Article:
As you probably know, Tennessee parents and family court judges who make decisions about child custody and visitation issues are required to put “the best interests” of children first. You may also know that family court judges in our state must consider the “reasonable” preferences of children aged 12 or older as only one of many factors in their decision-making process, and are allowed to consider the child custody preferences of younger children as well.
While this may seem like a reasonable enough way to handle child custody and visitation disputes in court, the reality is that parents usually resolve issues outside of court and are not required to consider their children’s preferences. In essence, this means that so long as an agreement appears to conform to the “best interests” standard, judges will almost always okay it even if the child had no input during the negotiation process.
In an Op-Ed piece published by The New York Times this week, marriage and family therapist Ruth Bettelheim said children aged seven and older should have a decisive voice regarding the terms and conditions that will govern their lives until the age of 18.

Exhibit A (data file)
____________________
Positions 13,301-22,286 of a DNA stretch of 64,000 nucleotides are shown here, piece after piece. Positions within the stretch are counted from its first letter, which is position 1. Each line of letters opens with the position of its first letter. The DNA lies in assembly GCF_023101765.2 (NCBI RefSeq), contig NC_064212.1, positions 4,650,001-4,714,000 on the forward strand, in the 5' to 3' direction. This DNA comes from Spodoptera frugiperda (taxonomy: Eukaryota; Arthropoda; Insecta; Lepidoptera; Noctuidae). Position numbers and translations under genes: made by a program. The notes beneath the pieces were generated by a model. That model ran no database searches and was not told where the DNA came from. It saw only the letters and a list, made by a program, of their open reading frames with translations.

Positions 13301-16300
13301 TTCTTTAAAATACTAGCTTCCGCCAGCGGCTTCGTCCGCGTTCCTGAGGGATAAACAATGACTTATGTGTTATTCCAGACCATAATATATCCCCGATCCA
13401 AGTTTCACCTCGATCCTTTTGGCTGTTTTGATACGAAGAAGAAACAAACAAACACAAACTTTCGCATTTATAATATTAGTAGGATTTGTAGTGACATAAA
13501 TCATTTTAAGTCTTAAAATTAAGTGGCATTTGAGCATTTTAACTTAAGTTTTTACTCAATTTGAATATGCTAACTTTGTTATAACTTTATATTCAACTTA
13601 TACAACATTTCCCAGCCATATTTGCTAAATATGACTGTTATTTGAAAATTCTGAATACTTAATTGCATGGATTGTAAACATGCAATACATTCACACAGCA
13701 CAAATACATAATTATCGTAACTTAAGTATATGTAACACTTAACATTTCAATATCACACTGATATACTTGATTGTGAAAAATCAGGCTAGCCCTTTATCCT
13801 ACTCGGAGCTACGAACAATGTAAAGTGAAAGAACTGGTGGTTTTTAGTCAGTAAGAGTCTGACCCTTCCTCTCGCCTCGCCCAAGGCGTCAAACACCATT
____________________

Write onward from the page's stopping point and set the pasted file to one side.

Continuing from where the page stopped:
Bettelheim also said that because children’s needs change as they grow older there should be a binding, mandatory review of child custody and parenting time agreements every two years. Built into that review process, she added, should be a recorded opportunity for each child to speak to a trained mediation lawyer in private, outside the presence of his or her parents.
If a child clearly expresses a preference in that meeting, the matter would be decided. At that point, the mediation lawyer would have the responsibility to make certain those wishes were honored in the next two-year child custody and visitation agreement.
Does that sound reasonable too? We look forward to hearing your thoughts on the subject.
Source: The New York Times, “In Whose Best Interests?,” Ruth Bettelheim, May 19, 2012